Re: The "Southern" Chamber Burst summary
Posted by Drew Hause on June 7, 2019, 6:51 am, in reply to "The "Southern" Chamber Burst summary"
The barrel failed because of the critical juncture of 3 factors:
1. An over-pressure load
2. A defective braze of the top rib extension wedge to barrel.
3. Inclusions (possibly a large inclusion) in the barrel wall.
The barrel did not fail because of low cycle metal fatigue.
Did the use of 2 3/4” shells in a 2 9/16” chamber add to the apparent reload over-pressure?
The once fired Cheddite hulls are a full 2 3/4”. Sherman Bell's study of 2 3/4” shells in 2 1/2” chambers with a 7/16” forcing cone showed a rise in pressure from 228 psi to 1216 psi compared to 2 3/4” chambers with a 1” forcing cone.
Hunter Arms produced about 530,000 Smith sidelocks, and another about 80,000 Fulton boxlocks. If the top rib extension wedge brazed to the thin medial barrel wall was an intrinsic design flaw which created time-bombs, one would think a plague of blown barrels would be apparent by now. Clearly THIS 110 year old barrel had a manufacturing defect and inclusions (and likely a large inclusion) in the barrel tube, but would it have failed without an over-pressure load in a short chamber?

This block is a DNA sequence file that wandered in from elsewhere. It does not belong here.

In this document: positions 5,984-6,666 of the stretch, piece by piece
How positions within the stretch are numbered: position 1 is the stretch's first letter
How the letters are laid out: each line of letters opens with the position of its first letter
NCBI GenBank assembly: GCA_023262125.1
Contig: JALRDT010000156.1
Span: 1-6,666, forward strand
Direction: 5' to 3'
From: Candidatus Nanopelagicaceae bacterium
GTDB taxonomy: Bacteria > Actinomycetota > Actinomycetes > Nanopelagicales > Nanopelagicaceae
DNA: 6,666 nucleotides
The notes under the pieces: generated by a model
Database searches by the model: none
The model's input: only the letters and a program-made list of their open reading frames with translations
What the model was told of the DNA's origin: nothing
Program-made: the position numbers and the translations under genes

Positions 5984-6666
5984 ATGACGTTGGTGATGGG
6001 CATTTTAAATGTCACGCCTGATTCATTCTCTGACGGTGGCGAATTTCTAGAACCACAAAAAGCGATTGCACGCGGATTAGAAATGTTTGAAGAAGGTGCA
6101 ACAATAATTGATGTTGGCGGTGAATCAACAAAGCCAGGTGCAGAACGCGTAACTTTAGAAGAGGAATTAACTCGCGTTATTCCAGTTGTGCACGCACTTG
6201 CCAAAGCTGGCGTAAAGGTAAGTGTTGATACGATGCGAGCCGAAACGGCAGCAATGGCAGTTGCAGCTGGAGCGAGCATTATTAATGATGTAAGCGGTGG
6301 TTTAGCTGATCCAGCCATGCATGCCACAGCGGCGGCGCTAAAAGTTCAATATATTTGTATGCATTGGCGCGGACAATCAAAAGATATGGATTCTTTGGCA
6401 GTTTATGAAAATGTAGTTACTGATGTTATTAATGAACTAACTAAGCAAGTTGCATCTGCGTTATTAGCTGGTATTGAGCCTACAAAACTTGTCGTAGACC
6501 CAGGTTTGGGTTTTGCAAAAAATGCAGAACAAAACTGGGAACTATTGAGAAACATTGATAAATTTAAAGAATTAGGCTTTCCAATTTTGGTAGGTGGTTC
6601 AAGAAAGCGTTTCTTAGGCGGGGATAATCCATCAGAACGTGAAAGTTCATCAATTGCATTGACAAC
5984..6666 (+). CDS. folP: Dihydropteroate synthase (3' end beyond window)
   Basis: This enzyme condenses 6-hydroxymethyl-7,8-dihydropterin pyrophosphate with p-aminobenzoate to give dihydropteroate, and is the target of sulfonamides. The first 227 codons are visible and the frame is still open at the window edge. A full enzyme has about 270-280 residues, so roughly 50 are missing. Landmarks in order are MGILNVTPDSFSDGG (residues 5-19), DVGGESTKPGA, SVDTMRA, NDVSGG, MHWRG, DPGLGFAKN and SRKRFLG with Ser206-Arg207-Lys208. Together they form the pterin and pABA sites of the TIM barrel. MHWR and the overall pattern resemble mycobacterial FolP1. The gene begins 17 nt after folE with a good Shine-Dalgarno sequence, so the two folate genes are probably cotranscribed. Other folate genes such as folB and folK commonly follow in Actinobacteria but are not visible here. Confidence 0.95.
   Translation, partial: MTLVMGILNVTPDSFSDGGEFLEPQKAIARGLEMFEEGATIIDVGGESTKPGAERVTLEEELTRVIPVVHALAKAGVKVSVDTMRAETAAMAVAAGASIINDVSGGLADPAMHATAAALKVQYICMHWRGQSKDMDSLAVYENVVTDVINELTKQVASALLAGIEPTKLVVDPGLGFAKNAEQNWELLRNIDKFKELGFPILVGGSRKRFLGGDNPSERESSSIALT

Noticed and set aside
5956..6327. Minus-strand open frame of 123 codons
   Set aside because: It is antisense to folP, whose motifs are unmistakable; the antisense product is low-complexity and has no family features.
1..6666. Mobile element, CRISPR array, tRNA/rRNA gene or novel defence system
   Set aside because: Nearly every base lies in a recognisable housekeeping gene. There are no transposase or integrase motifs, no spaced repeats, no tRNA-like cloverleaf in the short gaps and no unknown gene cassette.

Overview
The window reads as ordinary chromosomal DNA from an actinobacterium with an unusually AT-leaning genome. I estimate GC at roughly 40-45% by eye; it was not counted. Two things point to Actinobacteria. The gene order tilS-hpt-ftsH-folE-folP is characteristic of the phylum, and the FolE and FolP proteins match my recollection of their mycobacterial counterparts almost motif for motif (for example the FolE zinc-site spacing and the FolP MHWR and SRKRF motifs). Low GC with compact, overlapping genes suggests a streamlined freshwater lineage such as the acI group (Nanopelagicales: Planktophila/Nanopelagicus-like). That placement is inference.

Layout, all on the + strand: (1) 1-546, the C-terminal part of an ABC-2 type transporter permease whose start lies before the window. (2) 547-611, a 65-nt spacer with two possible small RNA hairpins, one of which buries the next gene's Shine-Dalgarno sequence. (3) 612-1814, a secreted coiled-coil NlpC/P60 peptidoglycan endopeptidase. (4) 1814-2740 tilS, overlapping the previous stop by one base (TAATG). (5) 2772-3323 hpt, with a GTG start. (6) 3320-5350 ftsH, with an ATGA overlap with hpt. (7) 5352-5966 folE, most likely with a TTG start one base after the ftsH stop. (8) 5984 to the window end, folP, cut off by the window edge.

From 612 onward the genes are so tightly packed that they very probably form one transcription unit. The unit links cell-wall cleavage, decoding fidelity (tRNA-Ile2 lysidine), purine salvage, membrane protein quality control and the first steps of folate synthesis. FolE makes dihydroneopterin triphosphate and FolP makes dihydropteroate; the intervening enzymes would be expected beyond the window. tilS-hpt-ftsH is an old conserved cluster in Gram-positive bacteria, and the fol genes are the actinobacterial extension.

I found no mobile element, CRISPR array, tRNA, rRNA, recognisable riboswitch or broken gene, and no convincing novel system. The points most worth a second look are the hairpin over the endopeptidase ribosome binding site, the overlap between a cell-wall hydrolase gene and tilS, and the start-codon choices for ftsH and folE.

A study complimentary to the Birmingham Proof House Trial was published in in The Field June 6, 1891 by Horatio F. Phillips, a “staff experimenter”, comparing brazed and unbrazed Steel and Damascus barrels
“These experiments serve to show what a very large margin of strength there is in a good gun barrel, when ordinary charges are used. The (Damascus) barrels which gave way earliest...had withstood the strains of…about four times as great as the regulation proof; while the steel barrels (Siemens-Martin and English “Superior Barrel Steel”) were tested…with charges averaging nearly five times as much as the ordinary proof-charge.”
It would seem that this large margin of safety was what saved this gun until 2019. It is significant that there was no microscopic evidence of low cycle fatigue - the pressures to which the top rib extension wedge braze and barrel were subjected was below the yield strength of the steel. The failure was initiated at an area with inclusions and a contaminated non-fused braze joint - not low cycle ductile fatigue progressing to plastic deformation (stretching) and terminal cleavage.